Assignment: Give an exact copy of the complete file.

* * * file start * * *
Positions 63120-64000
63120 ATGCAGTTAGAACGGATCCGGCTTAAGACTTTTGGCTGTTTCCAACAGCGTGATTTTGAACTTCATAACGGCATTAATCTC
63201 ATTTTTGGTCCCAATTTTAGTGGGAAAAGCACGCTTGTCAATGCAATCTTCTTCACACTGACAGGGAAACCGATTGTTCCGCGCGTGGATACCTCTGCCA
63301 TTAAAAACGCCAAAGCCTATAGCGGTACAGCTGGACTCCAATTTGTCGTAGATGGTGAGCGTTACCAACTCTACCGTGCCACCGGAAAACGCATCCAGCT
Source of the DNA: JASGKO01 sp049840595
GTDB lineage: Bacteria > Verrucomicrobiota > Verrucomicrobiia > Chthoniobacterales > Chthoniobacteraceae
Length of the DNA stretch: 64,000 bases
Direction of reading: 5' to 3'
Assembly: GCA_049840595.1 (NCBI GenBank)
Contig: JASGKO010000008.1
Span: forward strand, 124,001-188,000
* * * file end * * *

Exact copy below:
Positions 63120-64000
63120 ATGCAGTTAGAACGGATCCGGCTTAAGACTTTTGGCTGTTTCCAACAGCGTGATTTTGAACTTCATAACGGCATTAATCTC
63201 ATTTTTGGTCCCAATTTTAGTGGGAAAAGCACGCTTGTCAATGCAATCTTCTTCACACTGACAGGGAAACCGATTGTTCCGCGCGTGGATACCTCTGCCA
63301 TTAAAAACGCCAAAGCCTATAGCGGTACAGCTGGACTCCAATTTGTCGTAGATGGTGAGCGTTACCAACTCTACCGTGCCACCGGAAAACGCATCCAGCT
Source of the DNA: JASGKO01 sp049840595
GTDB lineage: Bacteria > Verrucomicrobiota > Verrucomicrobiia > Chthoniobacterales > Chthoniobacteraceae
Length of the DNA stretch: 64,000 bases
Direction of reading: 5' to 3'
Assembly: GCA_049840595.1 (NCBI GenBank)
Contig: JASGKO010000008.1
Span: forward strand, 124,001-188,000